From the ends of the earth I call to you,
I call as my heart grows faint;
Psalm 61:2a (NIV)
Wendy and I have been working on finishing the decor in our guest rooms. We’re agonizingly slow about it, but the process has been to allow a theme to emerge for each room over time. For the room right next to my home office the theme has been written words. As the unofficial family historian, I have a bunch of letters and ephemera that have come down to me through the years. We’ve been trying to find creative ways to use them.
There’s a postcard that I framed and hung up in the guest room. It’s dated July 23, 1954 and addressed to my Great-grandmother. It’s unsigned, but reads:
Couldn’t make it last nite. But I will see you tomorrow.
Don’t worry everything will be okay.
I have no idea who wrote the postcard. I have no idea what the circumstances were. Yet there was something in the cryptic message that resonated in my soul, along with the nostalgia of a time when you could mail a postcard in a small town in the morning and know that it would be delivered that afternoon. That was texting in 1954.
What was causing the anxiety? Why was the sender delayed? What was it in receiving this written assurance that motivated my Great-grandmother to tuck this postcard in a shoebox or a family Bible like an heirloom?
That postcard came to mind as I read today’s chapter, Psalm 61. It’s a short little ditty written when the songwriter, perhaps King David, was not in a good place. Like the postcard in our guest room, the circumstances are unknown, but the lyric starts out by establishing that the author is “at the ends of the earth” calling out to God in this musical prayer as his “heart grows faint.” In ancient mythology of the Near East, the world was understood to be flat, and at the “ends of the earth” you’d discover the threshold to the underworld, the netherworld, or what the Hebrews called Sheol. Metaphorically speaking, the songwriter feels as far away from God as humanly possible.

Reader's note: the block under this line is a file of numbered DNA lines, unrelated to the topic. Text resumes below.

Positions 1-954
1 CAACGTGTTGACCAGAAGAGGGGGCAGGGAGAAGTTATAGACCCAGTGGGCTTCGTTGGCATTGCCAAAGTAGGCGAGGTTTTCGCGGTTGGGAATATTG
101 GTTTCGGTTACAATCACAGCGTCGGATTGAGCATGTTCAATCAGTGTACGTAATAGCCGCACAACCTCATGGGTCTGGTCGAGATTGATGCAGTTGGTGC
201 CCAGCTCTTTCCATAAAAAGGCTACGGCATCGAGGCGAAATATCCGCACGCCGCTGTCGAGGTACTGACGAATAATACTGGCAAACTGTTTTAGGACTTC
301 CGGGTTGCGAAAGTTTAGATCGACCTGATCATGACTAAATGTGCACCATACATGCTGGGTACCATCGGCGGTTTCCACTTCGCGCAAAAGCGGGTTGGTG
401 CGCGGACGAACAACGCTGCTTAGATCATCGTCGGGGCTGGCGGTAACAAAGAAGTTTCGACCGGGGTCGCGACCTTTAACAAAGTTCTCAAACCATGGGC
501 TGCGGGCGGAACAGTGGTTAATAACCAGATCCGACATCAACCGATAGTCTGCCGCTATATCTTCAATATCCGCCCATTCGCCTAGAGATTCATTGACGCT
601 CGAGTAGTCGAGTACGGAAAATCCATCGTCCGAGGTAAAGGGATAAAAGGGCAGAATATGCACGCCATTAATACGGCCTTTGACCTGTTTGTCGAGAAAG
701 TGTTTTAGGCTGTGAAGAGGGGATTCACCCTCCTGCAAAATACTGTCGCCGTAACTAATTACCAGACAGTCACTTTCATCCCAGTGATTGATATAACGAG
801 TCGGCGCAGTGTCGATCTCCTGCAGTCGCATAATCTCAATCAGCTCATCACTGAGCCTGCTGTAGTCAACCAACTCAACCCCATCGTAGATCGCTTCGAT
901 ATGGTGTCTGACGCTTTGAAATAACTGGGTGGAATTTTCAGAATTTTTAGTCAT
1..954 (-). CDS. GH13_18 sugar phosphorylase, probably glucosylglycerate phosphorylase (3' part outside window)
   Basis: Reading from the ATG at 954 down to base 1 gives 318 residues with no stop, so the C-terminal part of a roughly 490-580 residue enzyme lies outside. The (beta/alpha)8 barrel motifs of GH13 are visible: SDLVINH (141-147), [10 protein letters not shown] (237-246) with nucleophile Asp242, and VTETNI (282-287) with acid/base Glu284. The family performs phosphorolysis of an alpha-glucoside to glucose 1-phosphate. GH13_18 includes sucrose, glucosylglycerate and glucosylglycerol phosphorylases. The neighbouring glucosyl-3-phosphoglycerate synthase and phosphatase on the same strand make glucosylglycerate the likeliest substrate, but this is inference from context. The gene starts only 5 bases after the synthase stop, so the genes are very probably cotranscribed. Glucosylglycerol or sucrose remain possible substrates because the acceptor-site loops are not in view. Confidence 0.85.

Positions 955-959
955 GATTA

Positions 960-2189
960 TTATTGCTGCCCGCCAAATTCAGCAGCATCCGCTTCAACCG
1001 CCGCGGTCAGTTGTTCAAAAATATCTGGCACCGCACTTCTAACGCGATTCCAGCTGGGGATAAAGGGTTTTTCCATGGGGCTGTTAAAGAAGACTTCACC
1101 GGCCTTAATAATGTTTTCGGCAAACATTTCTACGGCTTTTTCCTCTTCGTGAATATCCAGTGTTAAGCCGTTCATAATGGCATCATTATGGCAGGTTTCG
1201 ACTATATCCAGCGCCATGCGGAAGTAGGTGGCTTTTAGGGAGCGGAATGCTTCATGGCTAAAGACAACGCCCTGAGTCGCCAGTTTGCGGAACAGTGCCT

The song goes on to express the author’s longing which was to dwell in God’s tent taking refuge in the shadow of His wings. For the Hebrews, God’s presence was considered to be in the traveling tent temple that was constructed in the days of Moses, specifically the Ark of the Covenant, winged Cherubim adorning the box that contained the Ten Commandments God gave to Moses. In other words, this song is about feeling alone, isolated, and distant and longing to feel safe in God’s presence and protection. The song ends with the author’s hopeful vision of being back in that presence when everything would be okay.
In the quiet this morning I find myself thinking about the many moments on this life journey when my prayers have felt like a cry from the ends of the earth. It’s part of the experience. One of the great things about this chapter-a-day journey and spending my life reading and studying the Great Story is that Jesus words are forever stored on my mental and spiritual hard drive. Even when I feel a chasm between me and God, Jesus’ words remind me that it’s a mirage.
“I am with you always.”
“Never will I leave you. Never will I forsake you.”
“The Father and I will come to you and will make our home with you.”
No matter where this post finds you today, even at the ends of the earth, consider it a postcard.
“Don’t worry. Everything will be okay.”